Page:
BYU students from a variety of disciplines gather on the Mojave Desert to learn about insects, art, and writing.
PROVO, Utah (June 19, 2014)—The Spring 2014 Mojave Desert – Insects, Art and Writing study abroad program allowed students to not only fulfill BYU courses in entomology, technical communication and drawing, but also to study the desert creatures, write their experiences and create works of art.
Under the direction of BYU faculty C. Riley Nelson, biology; John Bennion, English; Mark Graham, visual arts; and Kheng Lim, studio arts, students collected insects, analyzed them under microscopes, and wrote and illustrated a 140-page field guide. They also took time to read Henry David Thoreau and Edward Abbey and record their thoughts and feelings through writing and art.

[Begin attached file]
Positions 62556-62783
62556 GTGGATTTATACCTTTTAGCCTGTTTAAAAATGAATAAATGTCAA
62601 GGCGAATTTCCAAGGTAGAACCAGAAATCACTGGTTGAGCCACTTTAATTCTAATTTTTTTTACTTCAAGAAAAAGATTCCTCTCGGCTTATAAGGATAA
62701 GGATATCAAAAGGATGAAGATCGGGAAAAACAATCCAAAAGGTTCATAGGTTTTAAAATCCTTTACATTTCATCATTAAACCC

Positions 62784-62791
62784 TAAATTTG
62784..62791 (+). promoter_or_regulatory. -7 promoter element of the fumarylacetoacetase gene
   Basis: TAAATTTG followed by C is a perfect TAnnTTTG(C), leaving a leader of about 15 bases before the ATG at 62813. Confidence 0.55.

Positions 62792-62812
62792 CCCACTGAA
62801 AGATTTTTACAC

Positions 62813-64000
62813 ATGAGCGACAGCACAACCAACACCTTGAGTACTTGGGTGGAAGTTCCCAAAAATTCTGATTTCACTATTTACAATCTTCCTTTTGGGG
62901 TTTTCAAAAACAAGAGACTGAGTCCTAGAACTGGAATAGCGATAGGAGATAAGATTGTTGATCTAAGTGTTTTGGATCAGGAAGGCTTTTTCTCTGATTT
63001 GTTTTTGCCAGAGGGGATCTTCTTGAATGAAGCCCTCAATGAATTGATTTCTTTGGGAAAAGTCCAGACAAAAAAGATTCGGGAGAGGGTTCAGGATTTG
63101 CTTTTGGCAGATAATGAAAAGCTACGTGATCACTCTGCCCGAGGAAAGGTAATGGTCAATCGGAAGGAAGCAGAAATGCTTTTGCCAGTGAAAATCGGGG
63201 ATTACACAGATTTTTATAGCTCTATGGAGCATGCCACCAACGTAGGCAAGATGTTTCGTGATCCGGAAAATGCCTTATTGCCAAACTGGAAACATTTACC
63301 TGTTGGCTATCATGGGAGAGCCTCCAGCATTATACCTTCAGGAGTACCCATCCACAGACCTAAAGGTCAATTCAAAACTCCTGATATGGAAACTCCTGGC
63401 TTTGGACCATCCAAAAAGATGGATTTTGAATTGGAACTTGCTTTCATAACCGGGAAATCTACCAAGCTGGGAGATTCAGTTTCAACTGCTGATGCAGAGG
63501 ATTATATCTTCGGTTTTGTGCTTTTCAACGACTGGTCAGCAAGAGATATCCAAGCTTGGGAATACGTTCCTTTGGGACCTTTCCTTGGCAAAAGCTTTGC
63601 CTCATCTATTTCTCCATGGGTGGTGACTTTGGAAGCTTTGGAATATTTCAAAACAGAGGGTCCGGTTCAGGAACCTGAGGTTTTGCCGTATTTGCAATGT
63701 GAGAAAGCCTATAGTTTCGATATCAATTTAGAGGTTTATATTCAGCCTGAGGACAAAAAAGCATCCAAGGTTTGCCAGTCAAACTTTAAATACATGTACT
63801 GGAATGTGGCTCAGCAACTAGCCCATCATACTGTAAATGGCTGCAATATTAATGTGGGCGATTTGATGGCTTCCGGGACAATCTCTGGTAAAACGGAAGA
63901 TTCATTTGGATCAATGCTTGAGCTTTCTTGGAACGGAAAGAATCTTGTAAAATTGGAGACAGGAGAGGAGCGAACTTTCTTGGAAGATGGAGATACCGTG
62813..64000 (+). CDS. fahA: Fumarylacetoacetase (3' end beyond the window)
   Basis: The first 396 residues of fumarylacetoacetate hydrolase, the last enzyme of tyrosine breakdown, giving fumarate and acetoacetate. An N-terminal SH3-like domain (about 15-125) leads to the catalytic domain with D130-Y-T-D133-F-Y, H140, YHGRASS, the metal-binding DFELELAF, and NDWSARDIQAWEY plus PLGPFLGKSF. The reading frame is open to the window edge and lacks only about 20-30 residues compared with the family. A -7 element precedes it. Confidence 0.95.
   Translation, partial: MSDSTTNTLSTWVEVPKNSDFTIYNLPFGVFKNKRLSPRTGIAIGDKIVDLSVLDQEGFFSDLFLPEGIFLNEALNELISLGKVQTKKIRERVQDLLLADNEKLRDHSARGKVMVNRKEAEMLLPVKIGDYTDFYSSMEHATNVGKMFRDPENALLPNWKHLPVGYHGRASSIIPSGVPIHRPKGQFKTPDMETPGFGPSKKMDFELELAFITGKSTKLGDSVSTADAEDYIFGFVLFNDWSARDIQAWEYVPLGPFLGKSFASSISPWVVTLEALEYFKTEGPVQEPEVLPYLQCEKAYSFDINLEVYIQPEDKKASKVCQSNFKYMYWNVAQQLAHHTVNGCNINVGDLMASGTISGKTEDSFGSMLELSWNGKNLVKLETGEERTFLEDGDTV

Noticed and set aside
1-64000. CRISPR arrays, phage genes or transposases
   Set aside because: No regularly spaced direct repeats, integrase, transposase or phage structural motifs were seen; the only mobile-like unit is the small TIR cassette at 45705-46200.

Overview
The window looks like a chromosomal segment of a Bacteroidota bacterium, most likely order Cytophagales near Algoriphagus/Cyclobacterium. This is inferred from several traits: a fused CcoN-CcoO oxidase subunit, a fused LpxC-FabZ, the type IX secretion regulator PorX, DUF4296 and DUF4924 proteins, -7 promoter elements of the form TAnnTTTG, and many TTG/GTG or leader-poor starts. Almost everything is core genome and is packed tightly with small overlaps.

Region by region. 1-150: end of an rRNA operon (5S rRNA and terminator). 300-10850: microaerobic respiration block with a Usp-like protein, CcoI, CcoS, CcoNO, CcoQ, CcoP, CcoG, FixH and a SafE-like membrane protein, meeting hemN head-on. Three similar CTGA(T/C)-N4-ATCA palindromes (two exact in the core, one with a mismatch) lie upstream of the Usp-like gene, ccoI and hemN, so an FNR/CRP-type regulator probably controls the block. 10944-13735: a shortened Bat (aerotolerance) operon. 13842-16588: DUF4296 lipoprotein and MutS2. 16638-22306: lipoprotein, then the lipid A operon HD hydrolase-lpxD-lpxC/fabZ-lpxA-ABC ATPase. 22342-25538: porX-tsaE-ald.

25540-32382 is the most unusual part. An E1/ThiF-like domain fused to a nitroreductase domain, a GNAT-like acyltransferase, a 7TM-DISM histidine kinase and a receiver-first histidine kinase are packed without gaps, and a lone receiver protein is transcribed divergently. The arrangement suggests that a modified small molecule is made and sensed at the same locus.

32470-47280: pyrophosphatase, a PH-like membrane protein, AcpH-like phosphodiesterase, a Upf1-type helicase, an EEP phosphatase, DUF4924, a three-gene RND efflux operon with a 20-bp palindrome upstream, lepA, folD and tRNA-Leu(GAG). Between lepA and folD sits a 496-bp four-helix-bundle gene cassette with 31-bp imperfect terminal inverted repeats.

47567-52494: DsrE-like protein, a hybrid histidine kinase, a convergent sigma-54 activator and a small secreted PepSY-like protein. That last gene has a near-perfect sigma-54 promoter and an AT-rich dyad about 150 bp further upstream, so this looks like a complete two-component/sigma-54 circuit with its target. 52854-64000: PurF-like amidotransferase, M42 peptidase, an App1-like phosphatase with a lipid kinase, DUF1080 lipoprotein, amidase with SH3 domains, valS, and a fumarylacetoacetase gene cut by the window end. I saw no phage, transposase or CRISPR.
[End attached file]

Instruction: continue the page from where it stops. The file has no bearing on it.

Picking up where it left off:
Jessica Powers, a senior majoring in biology education, said, “What we really got out of it was a deeper understanding of art and science by learning about them together – we came to see the bugs as works of art. A lot of us are education majors, so we saw how we can use art to better teach science.”
The six weeks of work culminated in an exhibit, located in the art wing on the west side of the third floor of the Jesse Knight Building, and in a field guide to be published this fall.
For more information on study abroad programs offered at BYU, visit the David M. Kennedy Center for International Studies.
—Stephanie Bahr Bentley BA English ’14